Asian LGBTQ anthropology project, ‘Gaysian Faces’ gathers pace in UK

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A LGBTQ+ South Asian anthropology photography project called ‘Gaysian Faces’ has gained prominence recently, seeking to build a support network for Asians who are homosexual – regardless of whether they are ‘out’ or not.

In her own words, founder Peta Cooper said, “I’m documenting stories of South Asians across the world from the LGBTQ+ community, primary as of now the project has mostly South Asians from the UK and a few from the US.”

Cooper has stated that the creation of the project was inspired by Kip Fulbeck’s ‘The Hapa Project’, which has led to Cooper running an Instagram account where they post weekly a new ‘Gaysian Face’, featuring a headshot of a homosexual subject and a short message written on a piece of paper in order to encourage others to express themselves.

Not everyone is ready to ‘come out’, though, and this is an important point which Cooper is well aware of, saying, “coming out is a very personal and private journey, with no expiration date”. For those who are not ready, but still want to partake in the project, the option of a mask is equally viable because – as Cooper states – “Those who wore masks for Gaysian Faces – maybe in five years from now or ten – might come out and shed their mask metaphorically.”

Asked about the project’s genesis, Cooper stated, “The project kicked off in March 2015, I connected with Birmingham local Khakan Qureshi over twitter, in 2014 he founded the first LGBTQ South Asian social/support group in Birmingham. I asked if him and his members were interested in this project. His response was positive and he was only expecting two or three Gaysians to show up.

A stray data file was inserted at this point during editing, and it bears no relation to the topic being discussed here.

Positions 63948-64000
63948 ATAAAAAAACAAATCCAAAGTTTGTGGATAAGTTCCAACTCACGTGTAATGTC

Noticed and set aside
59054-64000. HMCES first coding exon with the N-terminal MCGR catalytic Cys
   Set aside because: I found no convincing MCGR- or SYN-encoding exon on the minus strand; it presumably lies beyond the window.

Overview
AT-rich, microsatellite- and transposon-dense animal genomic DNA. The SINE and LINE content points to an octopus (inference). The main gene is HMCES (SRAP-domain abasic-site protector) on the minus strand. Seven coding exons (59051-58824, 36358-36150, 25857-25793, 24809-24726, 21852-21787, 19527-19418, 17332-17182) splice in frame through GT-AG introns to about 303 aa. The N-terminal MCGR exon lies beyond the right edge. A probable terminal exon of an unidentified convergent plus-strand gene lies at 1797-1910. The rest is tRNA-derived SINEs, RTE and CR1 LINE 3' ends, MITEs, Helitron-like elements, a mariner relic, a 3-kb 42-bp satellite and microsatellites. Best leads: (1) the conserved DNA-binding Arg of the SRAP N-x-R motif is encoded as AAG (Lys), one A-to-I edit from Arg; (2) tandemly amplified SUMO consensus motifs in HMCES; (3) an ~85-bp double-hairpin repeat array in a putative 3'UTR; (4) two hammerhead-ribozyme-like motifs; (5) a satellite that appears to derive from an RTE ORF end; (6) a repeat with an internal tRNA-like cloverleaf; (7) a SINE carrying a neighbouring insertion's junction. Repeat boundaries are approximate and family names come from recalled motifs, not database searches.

We decided to meet up at the Loft in the Gay Village (you’ll be able to see the wall paper in the background if you scroll down the Instagram account) instead of two or three – 11 showed up! At the time it was Khakan’s biggest turn out, we were both pleased.

It is clear that ‘Gaysian Faces’ is of the utmost importance to Cooper, having personally experienced the problems that are common to homosexuals. Speaking on her personal experience, Cooper revealed, “In my early 20s, my first love and I we broke up, her parents didn’t accept our relationship. At times she would mention she felt alone, so to creative visibility within the South Asian LGBTQ community is very important to me. Regardless if someone is out or not, everyone has a story to tell and their stories need to be heard. In some ways, if there’s someone who felt lonely and isolated like my ex, maybe they will find comfort in these stories on Gaysian Faces and won’t feel alone. They will know there’s a community ready to accept them and embrace them.”

To find out more about Cooper’s project on social media visit @gaysianfaces and website gaysianfaces.com.

By Arjen Gill

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